More jobs but less work

2013-11-03 14:01

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Increase of 308 000 new jobs shows employment is back at pre-economic crisis levels, according to Stats SA

Stats SA released a rare and unexpected bit of good economic news this week.

It said that unemployment had dropped sharply in the third quarter this year?–?but this is only part of the truth.

According to the Quarterly Labour Force Survey, the economy created an astonishing additional 308?000 new jobs in the last quarter. This despite growth estimates sliding lower throughout the year.

Stats SA’s executive manager, Peter Buwenbo, ventured that employment is now finally back at its high water mark, set in the last quarter of 2008 before the economic crisis hit our shores.

In fact, it is slightly higher: employment in the third quarter this year was estimated at 14.03?million, comfortably beating the precrisis record of 13.84?million.

But much has changed.

Nearly an extra one million people in the job market means there are still 16% more unemployed people now than there were in 2008.

The official unemployment rate now sits at 24.7% compared with 21.9% before the crisis.

The tally of so-called discouraged jobseekers is also 48% higher.

The expanded rate of unemployment now sits at 35.6%, or 7.74?million people.

The composition of the job market has also changed fundamentally since 2008 with a simultaneous formalisation of employment and a serious level of deindustrialisation.

Manufacturing jobs may not have recovered but service jobs have boomed.

The type of work on offer is shifting towards “sales and services”, which added about 300?000 jobs since 2008.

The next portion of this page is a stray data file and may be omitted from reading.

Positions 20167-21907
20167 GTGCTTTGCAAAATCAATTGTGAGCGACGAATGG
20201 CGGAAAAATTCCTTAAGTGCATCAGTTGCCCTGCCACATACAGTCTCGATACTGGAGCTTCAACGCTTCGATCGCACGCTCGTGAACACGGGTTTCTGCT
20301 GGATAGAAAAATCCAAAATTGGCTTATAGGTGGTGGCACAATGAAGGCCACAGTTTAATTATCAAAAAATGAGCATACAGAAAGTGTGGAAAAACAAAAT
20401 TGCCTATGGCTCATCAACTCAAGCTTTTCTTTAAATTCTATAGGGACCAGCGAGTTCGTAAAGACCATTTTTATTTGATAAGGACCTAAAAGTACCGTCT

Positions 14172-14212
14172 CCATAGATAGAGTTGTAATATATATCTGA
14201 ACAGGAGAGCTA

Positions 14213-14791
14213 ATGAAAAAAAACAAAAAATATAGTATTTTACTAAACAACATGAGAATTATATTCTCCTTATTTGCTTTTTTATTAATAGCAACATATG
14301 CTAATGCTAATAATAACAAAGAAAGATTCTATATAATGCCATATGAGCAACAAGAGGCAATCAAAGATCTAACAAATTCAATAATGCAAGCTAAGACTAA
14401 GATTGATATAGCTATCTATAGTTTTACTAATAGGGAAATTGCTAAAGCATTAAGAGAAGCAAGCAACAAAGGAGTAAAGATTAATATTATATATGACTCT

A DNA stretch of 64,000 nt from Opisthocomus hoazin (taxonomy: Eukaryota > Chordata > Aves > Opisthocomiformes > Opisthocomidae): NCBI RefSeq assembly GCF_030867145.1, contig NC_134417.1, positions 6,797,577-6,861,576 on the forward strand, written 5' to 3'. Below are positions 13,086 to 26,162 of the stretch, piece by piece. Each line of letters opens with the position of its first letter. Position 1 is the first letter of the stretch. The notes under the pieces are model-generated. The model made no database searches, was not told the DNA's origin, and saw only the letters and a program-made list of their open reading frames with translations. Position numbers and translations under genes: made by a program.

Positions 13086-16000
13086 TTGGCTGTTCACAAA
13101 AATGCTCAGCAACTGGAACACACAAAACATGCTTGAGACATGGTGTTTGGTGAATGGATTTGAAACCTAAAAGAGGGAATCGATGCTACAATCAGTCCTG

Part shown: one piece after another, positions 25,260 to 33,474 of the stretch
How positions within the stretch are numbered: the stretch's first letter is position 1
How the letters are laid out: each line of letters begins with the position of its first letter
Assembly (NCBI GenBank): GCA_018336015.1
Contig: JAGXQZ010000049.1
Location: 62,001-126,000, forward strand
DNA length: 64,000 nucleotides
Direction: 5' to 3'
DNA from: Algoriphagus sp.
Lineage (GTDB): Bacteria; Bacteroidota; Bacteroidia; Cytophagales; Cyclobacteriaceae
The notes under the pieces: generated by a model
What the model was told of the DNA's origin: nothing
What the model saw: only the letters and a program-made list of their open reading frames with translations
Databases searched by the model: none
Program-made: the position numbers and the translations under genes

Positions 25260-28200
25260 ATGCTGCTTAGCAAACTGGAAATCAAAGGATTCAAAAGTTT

This is almost exactly the amount of “craft” and “machine operator” jobs that have disappeared.

Employment in private households, meaning mostly domestic workers, also remains a much smaller institution than before the crisis.

Major job growth has been noted in the two widest and nonspecific categories: finance, and community and social services.

These include everything from the health and culture industries to contract cleaning, call centres and government jobs.

Although the vast “community and social services” category is often equated with a ballooning state bureaucracy, the civil service contributes far less than half of the three million jobs under this banner.

According to Finance Minister Pravin Gordhan’s latest medium-term budget policy statement, the civil service (excluding municipalities) added 125?804 employees since 2008 to make a total complement of 1?251?325.

Gordhan announced that this growth would stop with an effective hiring freeze, meaning that one of the major sources of jobs since the crisis is now closed off.

The Stats SA survey is known to not capture mining employment very well.

This is largely because it is a household survey, and mine workers are mainly to be found in dense nodes of mine housing around the operations.

But the role of mining in employment has undergone a relatively slight contraction since 2008.

The job losses in platinum and gold mines offset by massive expansion of the bulk mineral sectors like manganese, iron ore and coal show the most recent statistics from the department of mineral resources.

As South Africa speeds towards elections next year, jobs are becoming inseparable from politics.

The ANC, union federation Cosatu, the DA and business lobbies all managed to draw radically different conclusions from the survey, which was released this week.

The ANC released a statement welcoming the return to precrisis levels of employment. It admitted that more needed to be done and presented the National Development Plan (NDP) as the answer to job creation.

Cosatu simultaneously put out a statement saying the statistics “prove that we are already feeling the effects of the NDP’s policies of deindustrialisation”.

Like the long-term trend, the new jobs since June come mostly from service sectors and trade.

The quarter-on-quarter changes in employment reflect “the rapid casualisation of labour”, according to Cosatu, reacting to the finding that most of the new jobs were fixed-term or otherwise nonpermanent.

Business lobby group Busa also picked up on the spike in casuals, but said in a statement that this “emphasises the demand for temporary work”. This, according to Busa, shows why temporary work must not be banned.

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